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Vegan Okara Sausage (with Customizable Flavours)

I came up with this recipe for Vegan Sausage using Okara, the gritty pulp byproduct from making Homemade Soy Milk, to reduce the amount of food waste in my kitchen. Mix and match with different seasonings to mimic your favourite sausage flavour, or start with one of the Spice Mixes recommendations below.

sliced vegan andouille sausage

Easy Beginner Seitan Recipe

I like to call this okara sausage a “gateway” recipe. It’s perfect for beginners who are looking to get into seitan-making because:

  1. It’s made with VWG, which is easy to work with
  2. All you do is mix together the ingredients in one bowl and steam. No kneading, no stretching, no fancy techniques
  3. Only 7 ingredients are needed

You’ll be shocked at how effortless it is to make delicious sausages at home!

If you’re interested in learning more about seitan, and maybe exploring more advanced techniques, I recommend checking out the guides on Seitan Society.

Vegan Creole jambalaya with okara “chicken” sausage


Okay so if you’ve done research into seitan recipes you may have stumbled across these two terms: VWG and WTF. And now you’re wondering WTF is WTF…

These acronyms refer to the two basic ways one can make seitan at home.

  • The VWG or “vital wheat gluten” method uses vital wheat gluten, aka gluten flour. Gluten is a protein that is responsible for the wonderfully meat-like properties of seitan. So a VWG recipe takes that purified protein and mixes it with other stuff to create seitan. (You can buy vital wheat gluten flour at Bulk Barn or Qualifirst here in Canada, or even Amazon, though the first two options are cheaper.) This okara sausage recipe uses the VWG approach.
  • The WTF or “wash the flour” method starts with plain old all purpose flour. All wheat flours contain gluten (hence why gluten-free folks need to stay away from wheat products), but it’s mixed in with a bunch of other stuff. To isolate the gluten, you first knead together a dough ball as if you were making bread, then literally wash it repeatedly in a bowl of water until all the starch falls away and you’re left with a spongy, gloopy, mesh-like network of pure gluten. This method takes a lot longer and is more tedious than VWG method, which is why VWG is more approachable for beginners.
vegan sausages wrapped in tin foil

Imo, VWG is best for sausage recipes as it emulates the firm, homogenous texture of sausages. However, WTF can be more versatile and depending on how you handle it, results in a number of different final textures that can simulate other types of meats. If you’re interested in learning how to WTF, check out this detailed step-by-step guide.)

Results of My Tests

A good vegan sausage should have a good chewy texture to mimic the texture of real meat, but shouldn’t be too rubbery. Where a sausage lands on the spectrum between doughy and rubbery comes down to the percentage of vital wheat gluten in the mixture. The less gluten, the more crumbly and doughy. The more gluten, the more bouncy and rubbery.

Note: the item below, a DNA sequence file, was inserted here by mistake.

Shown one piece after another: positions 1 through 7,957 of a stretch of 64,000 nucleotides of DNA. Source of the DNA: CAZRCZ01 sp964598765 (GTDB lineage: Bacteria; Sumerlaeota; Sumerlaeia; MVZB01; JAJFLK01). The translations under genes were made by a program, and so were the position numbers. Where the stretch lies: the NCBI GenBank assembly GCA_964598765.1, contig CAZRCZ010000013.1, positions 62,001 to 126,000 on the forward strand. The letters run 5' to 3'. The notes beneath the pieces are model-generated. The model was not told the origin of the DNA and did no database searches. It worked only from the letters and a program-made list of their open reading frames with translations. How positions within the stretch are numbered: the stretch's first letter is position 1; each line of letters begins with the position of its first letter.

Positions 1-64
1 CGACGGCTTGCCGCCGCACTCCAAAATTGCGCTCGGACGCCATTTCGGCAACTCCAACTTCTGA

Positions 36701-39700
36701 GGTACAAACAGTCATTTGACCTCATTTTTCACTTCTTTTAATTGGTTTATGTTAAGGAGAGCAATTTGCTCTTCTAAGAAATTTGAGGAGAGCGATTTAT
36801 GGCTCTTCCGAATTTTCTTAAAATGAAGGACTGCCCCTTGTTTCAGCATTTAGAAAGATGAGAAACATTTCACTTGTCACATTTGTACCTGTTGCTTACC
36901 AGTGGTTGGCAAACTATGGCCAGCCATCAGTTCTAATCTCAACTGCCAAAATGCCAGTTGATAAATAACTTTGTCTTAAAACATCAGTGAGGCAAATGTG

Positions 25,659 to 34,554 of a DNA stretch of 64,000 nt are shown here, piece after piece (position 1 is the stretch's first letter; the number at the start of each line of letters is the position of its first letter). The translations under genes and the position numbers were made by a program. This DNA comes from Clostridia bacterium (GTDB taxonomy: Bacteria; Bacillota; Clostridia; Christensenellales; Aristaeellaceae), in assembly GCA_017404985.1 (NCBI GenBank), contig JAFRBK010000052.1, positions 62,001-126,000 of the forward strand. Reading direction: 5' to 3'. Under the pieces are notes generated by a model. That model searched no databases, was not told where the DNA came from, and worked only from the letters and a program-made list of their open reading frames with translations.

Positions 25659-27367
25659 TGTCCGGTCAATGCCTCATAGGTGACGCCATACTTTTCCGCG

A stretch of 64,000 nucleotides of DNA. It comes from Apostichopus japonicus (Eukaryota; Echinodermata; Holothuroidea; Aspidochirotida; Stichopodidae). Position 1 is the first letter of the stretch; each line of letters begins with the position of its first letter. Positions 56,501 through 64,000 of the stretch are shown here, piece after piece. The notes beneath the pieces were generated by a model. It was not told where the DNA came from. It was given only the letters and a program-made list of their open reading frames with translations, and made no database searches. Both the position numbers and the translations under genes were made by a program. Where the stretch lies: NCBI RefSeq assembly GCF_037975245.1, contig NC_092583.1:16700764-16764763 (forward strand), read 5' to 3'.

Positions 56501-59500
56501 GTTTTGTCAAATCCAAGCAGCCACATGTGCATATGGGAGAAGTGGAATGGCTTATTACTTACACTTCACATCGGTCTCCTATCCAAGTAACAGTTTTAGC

On my first attempt, I used nearly the entire batch of okara and only 1 cup of vital wheat gluten. This resulted in a very gritty, almost crumbly sausage that offered no resistance when I bit down. Big disappointment.

For attempt #2, I cut down the okara to only half of what I used before. The texture improved a lot but it was still a tad too doughy and soft. I wasn’t entirely satisfied.

For the final trial, I stuck with the same amount of okara as attempt #2 but I also increased the vital wheat gluten by 1/2 cup. I also added a little more soy milk to make the dough easier to work with, plus a spoonful of tomato paste to add some savoury oomph. Success! The texture was nice and firm with a good bite to it.

Spice Mixes

Each of the following mixes make enough to season 1 batch of vegan okara sausage (6 links).

frying sliced vegan Andouille sausages in skillet

Andouille Sausage

I make these smoky Andouille sausages all the time to add into my Proper Vegan Gumbo.

  • 2 cloves garlic, minced
  • 1 tsp onion powder
  • 1 tsp paprika
  • 1 tsp cayenne pepper
  • 1/2 tsp ground black pepper
  • 1/2 tsp dried thyme
  • 1 tsp liquid smoke
  • 1/4 tsp allspice *optional

If you’re lazy, you can also use 1 tbsp (8 g) of storebought Cajun or Creole seasoning + 1 tsp liquid smoke instead of all the separate spices above.


[TBA. Boerewors is a South African sausage. Still experimenting with spice combos for this flavour.]


The bratwurst is one of Germany’s most famous sausages. It’s commonly eaten with potato salad or sauerkraut but can also be served on a bread roll. Just like English bangers (see below), bratwurst refers to a big familiy of sausages. Every region has their own version, but the differences mainly come from the mix of meat or the weight of the sausage. Most share similar spice profiles.

  • 3 cloves garlic, minced
  • 2 tsp lemon zest
  • 2 tsp marjoram
  • 1 tsp white pepper
  • 1 tsp caraway seeds
  • 1/2 tsp freshly grated nutmeg
Vegan Cajun gumbo with okara “Andouille” sausage


[TBA. Chorizo is a sausage with both Spanish and Mexican varieties. Still experimenting with spice combos for this flavour.]

Cumberland Sausage (for Bangers and Mash)